Rethinking the higher education sector – We must develop a ‘vaccine’ for our education system
One of the many symptoms of Covid-19 has been its fatal effect on the status quo across huge parts of our economy and society. One sector at the heart of this is Education. From the A Level results fiasco and lockdown learning fatigue through to the retraining and the levelling up agenda – there isn’t a day that goes by that doesn’t throw up new educational and learning challenges.
At its best, education with a little ‘e’ is about providing people with the tools to understand and navigate the complexity – of our own lives, of the economy and of society. What happens then if the ‘ends’ are drastically changed – the ‘means’ must quickly follow suit. For this hound, the tail must wag the dog.
The pandemic has forced us all to focus on the future, and to embrace how we can live our lives going forward. Education must follow suit. The challenges we face are now too pressing and too large for us to not address how we teach and encourage people to solve these issues.
And this goes beyond the pandemic. From climate change to increasing political discontent across the globe, we are having to grapple with new international issues like never before. In our ever-connected world these problems are crossing borders and require a new way of combatting and handling.
It is now the younger generation who are taking the lead on global issues. They are more connected, engaged and conscious of humanities than ever before. Yet they are not being supported.
The latest unemployment figures show there to be 156,000 fewer young people in work in the three months to July when compared with the same period the year previous. And the numbers are only getting worse as we approach the end of furlough. These figures come on top of an already struggling education system, statistics from last year found three in five young people don’t believe education equips them for real life and the world of work.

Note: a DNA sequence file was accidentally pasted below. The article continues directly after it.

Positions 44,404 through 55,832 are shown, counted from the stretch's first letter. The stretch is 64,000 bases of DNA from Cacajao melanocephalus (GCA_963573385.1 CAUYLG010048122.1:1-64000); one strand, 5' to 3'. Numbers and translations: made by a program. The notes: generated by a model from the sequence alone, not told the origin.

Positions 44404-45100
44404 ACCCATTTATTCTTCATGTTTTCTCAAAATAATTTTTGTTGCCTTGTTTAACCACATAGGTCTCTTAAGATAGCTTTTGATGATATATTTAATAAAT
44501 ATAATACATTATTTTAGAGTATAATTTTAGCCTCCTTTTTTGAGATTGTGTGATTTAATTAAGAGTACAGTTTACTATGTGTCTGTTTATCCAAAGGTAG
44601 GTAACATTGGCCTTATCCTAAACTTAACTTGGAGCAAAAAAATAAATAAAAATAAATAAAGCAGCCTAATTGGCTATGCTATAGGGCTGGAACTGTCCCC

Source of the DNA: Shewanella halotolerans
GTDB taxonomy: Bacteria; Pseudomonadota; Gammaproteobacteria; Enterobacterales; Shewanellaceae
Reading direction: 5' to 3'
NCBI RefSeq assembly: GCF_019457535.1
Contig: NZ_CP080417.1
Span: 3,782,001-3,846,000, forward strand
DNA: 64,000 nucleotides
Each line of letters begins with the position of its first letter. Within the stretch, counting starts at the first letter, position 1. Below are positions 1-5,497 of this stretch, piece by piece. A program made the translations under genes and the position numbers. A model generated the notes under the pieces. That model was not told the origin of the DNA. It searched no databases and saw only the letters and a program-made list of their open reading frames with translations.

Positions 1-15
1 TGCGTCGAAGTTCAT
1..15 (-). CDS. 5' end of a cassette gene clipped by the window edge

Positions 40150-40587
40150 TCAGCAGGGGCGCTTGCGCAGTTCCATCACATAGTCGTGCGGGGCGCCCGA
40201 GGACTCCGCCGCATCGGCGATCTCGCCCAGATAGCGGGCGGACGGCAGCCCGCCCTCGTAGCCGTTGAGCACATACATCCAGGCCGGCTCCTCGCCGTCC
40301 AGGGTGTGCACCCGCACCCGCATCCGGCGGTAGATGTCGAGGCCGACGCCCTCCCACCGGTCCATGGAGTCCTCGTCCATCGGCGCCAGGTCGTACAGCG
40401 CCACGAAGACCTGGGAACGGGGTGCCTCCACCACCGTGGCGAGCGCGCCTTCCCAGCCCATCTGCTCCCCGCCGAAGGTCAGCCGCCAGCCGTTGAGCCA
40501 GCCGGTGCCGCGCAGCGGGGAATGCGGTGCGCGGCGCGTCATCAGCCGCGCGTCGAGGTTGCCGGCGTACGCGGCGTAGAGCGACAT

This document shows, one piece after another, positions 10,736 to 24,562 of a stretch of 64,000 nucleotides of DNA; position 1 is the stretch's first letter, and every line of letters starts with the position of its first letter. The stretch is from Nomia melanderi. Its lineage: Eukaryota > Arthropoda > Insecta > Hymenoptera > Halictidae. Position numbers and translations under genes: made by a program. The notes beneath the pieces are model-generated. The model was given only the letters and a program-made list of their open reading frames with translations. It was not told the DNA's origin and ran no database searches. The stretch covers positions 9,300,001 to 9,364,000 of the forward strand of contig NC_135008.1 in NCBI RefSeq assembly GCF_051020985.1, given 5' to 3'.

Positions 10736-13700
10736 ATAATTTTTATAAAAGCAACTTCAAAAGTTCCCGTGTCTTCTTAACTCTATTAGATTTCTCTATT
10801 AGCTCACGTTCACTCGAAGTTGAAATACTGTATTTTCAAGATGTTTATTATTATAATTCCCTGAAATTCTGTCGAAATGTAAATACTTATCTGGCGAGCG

The prospects for these young people will be bleak in a floundering economy – and through no fault of their own, their education might well prove behind the times in this new look world.
The face of education needs a rethink, and this new focus should be challenge-based Learning
The challenge-based Learning framework enables education through solving real world challenges. This framework encourages critical thinking about some of the most pressing threats humanity faces which facilitates the attainment of deeper knowledge and understanding of our world.
On the peripheries for some time, challenge-based Learning now has a far bigger role to play in helping us to navigate major global issues. It is about educating individuals in the context of the here and now, and the very real challenges that we collectively face. It is about focusing on the global, not just the national picture.
We need to be asking the bigger questions that are relevant to now. From the role of supranational organisations to trading relations and international cooperation. We also need to be addressing the bigger issues to do with our climate, how we work to address the precarious position we have found ourselves in to take urgent and immediate steps forward.
Even in business, the education system is not built for equipping our future entrepreneurs with skills to create and run their own business. We are still too focused on theory – which certainly has its place – but we must look beyond this at hands-on, challenge-based learning.
That’s why we have recently launched the One Young World Academy – a transformative challenge-based learning platform that helps to rethink how we are educating young people, globally.
The Academy virtually convenes global leaders from business to government to supranational organisations to dare participants to think about addressing major global issues in the here and now. By doing this they are equipping them with the thought processes and critical skills that will be needed to find meaningful solutions to many of the problems that globalisation presents.
The programme includes lectures from Christiana Figueres on how we can deliver the Paris Climate Agreement to Arianna Huffington on wellbeing built into financial success and Dr Tedros Adhanom Ghebreyesus on ensuring we are better prepared for future pandemics.
The world has changed drastically this year and an education system from yesterday is not going to provide the tools and knowledge required to tackle the new pressing issues we now face. challenge-based learning provides the tools and understanding for our young leaders to continue addressing the issues that matter most in the moment.
Ella Robertson, Managing Director of One Young World